Russia, Peter and Paul Fortress and The Romanovs

Peter and Paul Fortress Saint-Petersburg

After negotiating the souvenir shop stop and skilfully avoiding any wallet damage it was back to the bus time to be driven to Nevsky Prospekt where there was free time for lunch.

On the way we passed the Palace where the monk and favourite of Tsarina Alexandria, Rasputin was murdered and the guide told us the story of his grisly death. It was hot and there was a blue sky so we decided that we didn’t want to waste time queuing up for food and sitting at a table eating lunch that we didn’t really need so as most of the coach party made for the shops we returned to the Church of the Savior on Spilled Blood and behind it we came across a tourist market selling Matryoshka dolls and other souvenirs and we compared the merchandise on all of the stalls.

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16 responses to “Russia, Peter and Paul Fortress and The Romanovs

  1. Interesting stuff about nicholas II. That is a lot of wealth!

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  2. Russia had not been high on my bucket list, Andrew, but your posts are getting me interested. I do have trouble visiting those hideous prison/interrogation/torture/execution sites, though feel compelled to do it since it’s part of the story that can’t be ignored.

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  3. Now I wish I could go too. Or go again. Whichever. I’m missing the days of travelling to study the history of Russia. Enjoy anyway! 🙂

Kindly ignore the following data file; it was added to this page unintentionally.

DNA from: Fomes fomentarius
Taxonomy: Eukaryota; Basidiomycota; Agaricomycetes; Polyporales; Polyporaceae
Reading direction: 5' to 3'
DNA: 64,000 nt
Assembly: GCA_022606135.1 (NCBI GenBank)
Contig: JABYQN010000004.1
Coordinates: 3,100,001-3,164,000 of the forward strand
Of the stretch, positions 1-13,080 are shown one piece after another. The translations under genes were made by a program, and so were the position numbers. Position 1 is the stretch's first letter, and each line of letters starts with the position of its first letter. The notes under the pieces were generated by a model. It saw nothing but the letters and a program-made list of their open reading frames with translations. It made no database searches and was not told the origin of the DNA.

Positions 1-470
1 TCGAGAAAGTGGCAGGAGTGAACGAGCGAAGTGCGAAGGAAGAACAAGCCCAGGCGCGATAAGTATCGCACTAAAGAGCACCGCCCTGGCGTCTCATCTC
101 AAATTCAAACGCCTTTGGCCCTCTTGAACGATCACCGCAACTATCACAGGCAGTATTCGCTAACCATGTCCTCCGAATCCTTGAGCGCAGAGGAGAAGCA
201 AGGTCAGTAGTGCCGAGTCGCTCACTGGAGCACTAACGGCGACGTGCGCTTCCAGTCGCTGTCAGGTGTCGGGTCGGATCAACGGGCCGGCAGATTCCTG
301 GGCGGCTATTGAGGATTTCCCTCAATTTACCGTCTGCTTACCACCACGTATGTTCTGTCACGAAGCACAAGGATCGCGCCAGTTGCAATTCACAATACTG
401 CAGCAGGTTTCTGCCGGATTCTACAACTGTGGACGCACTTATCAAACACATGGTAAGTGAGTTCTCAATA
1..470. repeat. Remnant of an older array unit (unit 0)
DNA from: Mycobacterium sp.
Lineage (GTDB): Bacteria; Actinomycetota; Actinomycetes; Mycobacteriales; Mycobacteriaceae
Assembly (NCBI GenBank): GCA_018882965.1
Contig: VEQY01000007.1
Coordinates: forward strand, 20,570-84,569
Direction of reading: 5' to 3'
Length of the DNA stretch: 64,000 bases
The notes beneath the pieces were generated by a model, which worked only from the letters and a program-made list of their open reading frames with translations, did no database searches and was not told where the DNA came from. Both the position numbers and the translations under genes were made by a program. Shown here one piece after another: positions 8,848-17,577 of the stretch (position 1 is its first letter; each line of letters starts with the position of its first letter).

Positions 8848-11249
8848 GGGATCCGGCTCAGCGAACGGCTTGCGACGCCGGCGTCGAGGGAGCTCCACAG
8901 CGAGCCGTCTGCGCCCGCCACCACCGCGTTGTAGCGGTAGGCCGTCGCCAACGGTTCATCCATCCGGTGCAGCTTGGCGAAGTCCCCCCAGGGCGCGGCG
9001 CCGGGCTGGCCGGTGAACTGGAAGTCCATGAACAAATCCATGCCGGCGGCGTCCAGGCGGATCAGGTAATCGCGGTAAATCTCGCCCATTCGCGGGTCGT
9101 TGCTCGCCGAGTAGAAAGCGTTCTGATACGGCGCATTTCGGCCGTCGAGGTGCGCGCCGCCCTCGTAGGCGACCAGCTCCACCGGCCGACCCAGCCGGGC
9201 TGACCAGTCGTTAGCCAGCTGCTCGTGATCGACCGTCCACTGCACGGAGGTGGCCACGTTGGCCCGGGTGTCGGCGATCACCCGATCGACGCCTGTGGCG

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  4. I don’t know, Andrew. I still have my reservations about Russia. I have read about Nicholas and Alexandra quite extensively in the past. So tragic. Does the end justify the means? Such a violent past.

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  5. The nested dolls are always a welcome sight; I used to have a set when I was a teen; left them behind when I moved to the US. Great post, Andrew!

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  6. Fascinating post again, Andrew.

    Re the wealth of the Tsars, I understand that Putin’s private fortune is estimated at over $42 billion.

    Although the Russian Orthodox Church canonised Nicholas II and his family (as Passion-bearers, the lowest rung of sainthood), it has never formally recognised the authenticity of the remains buried in the Peter & Paul Cathedral.

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  7. jackandmarilynerickson

    Robert Massie wrote “The Last Romanovs” about the assassination of the Tsar and his family. After the Soviet Union collapsed, peasants in Sverdlovsk, now Eketarinburg, took him to the site which had been excavated and partial remains recovered. DNA research identified three or four bodies and Russian scientists were able to get DNA from Britain’s Prince Philip to confirm the identities.
    A fascinating last chapter in the 400 years of Romanov rule.

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